The really big book of plants
International effort traces 1100 species and a billion years of evolution.
After nine years of work, an international consortium of scientists has released gene sequences for more than 1100 pl...
Detecting early signs of banana diseases
Trials of new app on three continents show positive results.
New technology could help protect the world’s most important fruit crop, the banana. A smartphone app developed by s...
Can switchgrass make better biofuels?
It ticks a lot of boxes, but we need to know more.
Scientists in the US are turning microscopes on grasses in order to take a whack at global warming. The goal is to ...
Young Hass has a mixed background
New study sheds light on the avocado's family history.
The Hass avocado, the world’s most popular, is a 61:39 mix of Mexican and Guatemalan varieties, researchers say. The...
A tree stump that refuses to die
Its neighbours are chipping in to keep it alive.
This stump of a kauri tree (Agathis australis) should be dead, and the fact that it isn’t is more than just a novelty...
Stealing genes to become better parasites
Researchers reveal ‘dramatic’ functional horizontal gene transfer. Nick Carne reports.
Dodder is a known parasite of wild, agricultural and horticultural plants, and can feed on multiple plants at one tim...
Gene determines how far down roots go
New finding could help plants adapt to a changing climate, researchers say. Nick Carne reports.
Biologists have discovered a gene they believe determines how deep roots go in the soil, and this, they hope, will he...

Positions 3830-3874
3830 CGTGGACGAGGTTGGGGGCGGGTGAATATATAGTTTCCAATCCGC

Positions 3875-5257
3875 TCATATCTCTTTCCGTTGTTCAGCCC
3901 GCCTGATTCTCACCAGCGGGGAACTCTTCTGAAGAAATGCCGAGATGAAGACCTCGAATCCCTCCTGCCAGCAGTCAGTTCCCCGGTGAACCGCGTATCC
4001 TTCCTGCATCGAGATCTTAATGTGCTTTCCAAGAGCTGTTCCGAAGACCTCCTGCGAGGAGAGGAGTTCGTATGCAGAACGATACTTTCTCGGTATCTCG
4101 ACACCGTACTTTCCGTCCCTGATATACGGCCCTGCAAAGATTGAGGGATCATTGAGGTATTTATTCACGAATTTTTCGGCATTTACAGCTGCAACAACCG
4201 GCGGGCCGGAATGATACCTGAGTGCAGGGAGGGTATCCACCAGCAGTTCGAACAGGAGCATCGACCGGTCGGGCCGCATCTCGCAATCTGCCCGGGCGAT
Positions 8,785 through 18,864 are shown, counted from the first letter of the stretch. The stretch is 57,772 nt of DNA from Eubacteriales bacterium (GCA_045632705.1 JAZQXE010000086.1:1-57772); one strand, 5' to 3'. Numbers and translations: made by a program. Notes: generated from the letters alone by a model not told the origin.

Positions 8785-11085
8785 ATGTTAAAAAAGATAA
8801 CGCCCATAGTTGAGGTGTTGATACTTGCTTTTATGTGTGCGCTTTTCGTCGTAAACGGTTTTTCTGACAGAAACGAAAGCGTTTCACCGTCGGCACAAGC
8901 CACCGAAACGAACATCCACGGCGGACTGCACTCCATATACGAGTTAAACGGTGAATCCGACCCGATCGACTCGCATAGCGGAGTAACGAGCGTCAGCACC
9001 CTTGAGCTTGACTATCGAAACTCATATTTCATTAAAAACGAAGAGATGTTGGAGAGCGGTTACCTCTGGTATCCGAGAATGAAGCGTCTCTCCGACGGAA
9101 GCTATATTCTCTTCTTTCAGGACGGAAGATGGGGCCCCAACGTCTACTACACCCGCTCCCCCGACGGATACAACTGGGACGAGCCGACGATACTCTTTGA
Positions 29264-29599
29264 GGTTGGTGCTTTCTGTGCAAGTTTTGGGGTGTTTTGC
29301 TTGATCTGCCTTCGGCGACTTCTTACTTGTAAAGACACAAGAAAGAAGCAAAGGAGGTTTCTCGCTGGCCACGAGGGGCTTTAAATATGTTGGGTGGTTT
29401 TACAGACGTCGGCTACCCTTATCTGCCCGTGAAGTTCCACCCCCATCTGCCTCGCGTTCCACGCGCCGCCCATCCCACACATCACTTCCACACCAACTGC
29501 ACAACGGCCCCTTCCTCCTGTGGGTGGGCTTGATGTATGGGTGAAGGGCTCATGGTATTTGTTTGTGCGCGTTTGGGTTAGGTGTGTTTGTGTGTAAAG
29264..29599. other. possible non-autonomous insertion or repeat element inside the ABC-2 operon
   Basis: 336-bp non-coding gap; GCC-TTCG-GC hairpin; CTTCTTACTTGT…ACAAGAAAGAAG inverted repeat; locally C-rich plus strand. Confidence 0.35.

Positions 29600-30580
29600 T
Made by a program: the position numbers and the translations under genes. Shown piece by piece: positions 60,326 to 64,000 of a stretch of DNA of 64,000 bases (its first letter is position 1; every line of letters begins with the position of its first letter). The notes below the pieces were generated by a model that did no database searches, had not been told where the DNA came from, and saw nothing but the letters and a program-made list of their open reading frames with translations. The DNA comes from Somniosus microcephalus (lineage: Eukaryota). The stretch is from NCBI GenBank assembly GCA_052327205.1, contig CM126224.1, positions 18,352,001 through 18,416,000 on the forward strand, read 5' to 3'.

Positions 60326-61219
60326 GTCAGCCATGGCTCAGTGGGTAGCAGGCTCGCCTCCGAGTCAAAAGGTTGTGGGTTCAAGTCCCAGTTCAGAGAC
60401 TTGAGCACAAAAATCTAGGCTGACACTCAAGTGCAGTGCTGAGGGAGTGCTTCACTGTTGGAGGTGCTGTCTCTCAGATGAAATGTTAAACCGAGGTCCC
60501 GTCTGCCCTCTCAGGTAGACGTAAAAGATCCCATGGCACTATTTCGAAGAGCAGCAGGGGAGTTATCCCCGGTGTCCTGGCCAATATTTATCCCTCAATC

Tall (and diverse) timber
Study finds thousands of genetic differences in a single tree.
Researchers from Canada’s University of British Columbia spent last northern summer scaling these giant Sitka spruce ...
These scientists don’t think plants think
Stephen Fleischfresser assesses the latest views on an enduringly controversial idea.
A surprisingly old idea, the notion that plants have consciousness, is facing renewed scepticism and scrutiny. In the...
Lichens thrived while those around them fell
Mass extinction allowed new combinations to rise up.
It seems not everything got fried when an asteroid smacked into the Earth 66 million years ago. New research suggest...
In the wake of Chernobyl, plants thrive
Why is plant life so resilient to radiation and nuclear disaster?
Chernobyl has become a byword for catastrophe. The 1986 nuclear disaster, recently brought back into the public eye b...
Bush tomato defies binary gender norms
Gender is a spectrum, especially in the case of an Australian eggplant cousin. Andrew Masterson r...
A gender-fluid Australian plant, a distant relative of the aubergine, has been formally identified, ending a 50-year ...